2014's Top Headlines in Digital Media

Last Updated by Sonia Paul | Media Shift on

The professionals over at MediaShift cover the transcendent space where technology and media intersect. Looking back over a tumultuous year, they've selected the biggest stories and trends that shaped the media and technology industry in 2014, and will likely reverberate into the new year and beyond. A few of these stories are highlighted below, or you can visit MediaShift to read the full article.

3. HBO to Launch Streaming Service
HBO announced in October that it’s going to launch its own standalone streaming service in amove to target the 10 million people in the U.S. who have an Internet connection but don’t pay for a bundled cable television or satellite package. It’s what Jeff Cole, the director of the Center for the Digital Future at the University of Southern California Annenberg, called a “seismic event in the future of television,” according to the Wall Street Journal. It offers consumers more choices than ever, but it also shakes up the television industry because HBO content is no longer exclusive to its cable partners. Yet the time was due — a 2013 Nielsen study found that younger viewers are much more likely to live in “zero TV households,” and therefore prefer online video subscription services such as Netflix, Hulu and Amazon Prime. Twenty-five percent of people aged 25-34 and 19 percent of people under the age of 25 reported cutting the cord on their television sets.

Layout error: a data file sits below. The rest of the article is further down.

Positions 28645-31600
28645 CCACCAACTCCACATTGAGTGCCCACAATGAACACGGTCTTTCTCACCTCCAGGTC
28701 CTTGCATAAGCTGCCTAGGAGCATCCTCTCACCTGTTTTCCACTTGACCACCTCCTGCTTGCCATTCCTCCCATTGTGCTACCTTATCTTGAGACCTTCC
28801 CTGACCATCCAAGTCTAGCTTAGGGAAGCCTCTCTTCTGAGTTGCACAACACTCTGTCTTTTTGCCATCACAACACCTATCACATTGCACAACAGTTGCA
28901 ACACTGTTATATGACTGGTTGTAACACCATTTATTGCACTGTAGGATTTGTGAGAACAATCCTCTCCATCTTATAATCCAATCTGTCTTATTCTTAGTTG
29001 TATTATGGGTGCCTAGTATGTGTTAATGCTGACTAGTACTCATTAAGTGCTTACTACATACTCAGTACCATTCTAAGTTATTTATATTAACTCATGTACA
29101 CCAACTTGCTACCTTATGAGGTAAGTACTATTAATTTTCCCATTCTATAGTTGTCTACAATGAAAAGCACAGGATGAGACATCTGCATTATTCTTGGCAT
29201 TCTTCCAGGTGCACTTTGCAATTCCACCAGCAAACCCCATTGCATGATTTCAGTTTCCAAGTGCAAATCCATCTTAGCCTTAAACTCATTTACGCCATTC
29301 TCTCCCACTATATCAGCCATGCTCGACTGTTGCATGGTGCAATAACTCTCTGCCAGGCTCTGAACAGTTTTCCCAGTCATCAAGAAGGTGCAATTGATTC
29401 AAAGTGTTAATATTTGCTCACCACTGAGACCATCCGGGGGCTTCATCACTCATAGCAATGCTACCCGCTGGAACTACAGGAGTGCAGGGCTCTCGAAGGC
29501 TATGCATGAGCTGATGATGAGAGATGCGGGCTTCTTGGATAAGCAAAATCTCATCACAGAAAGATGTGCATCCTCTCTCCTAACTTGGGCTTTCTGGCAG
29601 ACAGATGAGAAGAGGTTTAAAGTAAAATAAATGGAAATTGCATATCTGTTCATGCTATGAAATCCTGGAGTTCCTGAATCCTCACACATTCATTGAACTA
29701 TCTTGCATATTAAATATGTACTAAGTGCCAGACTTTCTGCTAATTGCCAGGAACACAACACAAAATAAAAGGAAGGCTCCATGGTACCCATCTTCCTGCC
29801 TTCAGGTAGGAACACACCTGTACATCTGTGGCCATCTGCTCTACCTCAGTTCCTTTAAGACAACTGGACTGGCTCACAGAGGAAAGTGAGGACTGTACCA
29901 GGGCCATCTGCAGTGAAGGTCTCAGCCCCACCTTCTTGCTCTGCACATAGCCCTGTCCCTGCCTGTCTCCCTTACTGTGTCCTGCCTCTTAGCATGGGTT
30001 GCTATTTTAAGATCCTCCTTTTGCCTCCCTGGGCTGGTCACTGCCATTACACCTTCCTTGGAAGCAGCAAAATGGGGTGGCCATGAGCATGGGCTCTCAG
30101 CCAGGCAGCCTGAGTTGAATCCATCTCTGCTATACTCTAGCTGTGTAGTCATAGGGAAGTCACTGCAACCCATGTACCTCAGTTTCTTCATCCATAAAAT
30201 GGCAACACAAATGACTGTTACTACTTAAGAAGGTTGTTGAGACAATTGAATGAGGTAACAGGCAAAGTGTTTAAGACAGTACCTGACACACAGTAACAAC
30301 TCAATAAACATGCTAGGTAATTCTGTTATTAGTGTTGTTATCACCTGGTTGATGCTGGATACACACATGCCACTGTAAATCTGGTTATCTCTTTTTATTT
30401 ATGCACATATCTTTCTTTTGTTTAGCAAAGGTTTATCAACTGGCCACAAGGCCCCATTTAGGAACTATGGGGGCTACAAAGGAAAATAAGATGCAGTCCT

Indeed, with the announcement of this streaming service, HBO in effect is now modeling itself after Netflix, making the two streaming services competitors. HBO has 30 million subscribers in the U.S., whereas Netflix has about 37 million. HBO’s new streaming service, which will run on a third-party platform, will likely launch in April 2015. It’ll be just in time for new episodes of “Game of Thrones,” its most successful original series.

Prediction: HBO’s streaming service will become enormously successful among consumers when it launches, but only if it gets the price point right — without cannibalizing premium cable packages. Plus, the division of Time Warner will need to calm internal issues: Its chief technology officer, Otto Berkes, stepped down following the announcement that HBO will outsource the building of its streaming service to a third party instead of building it in-house.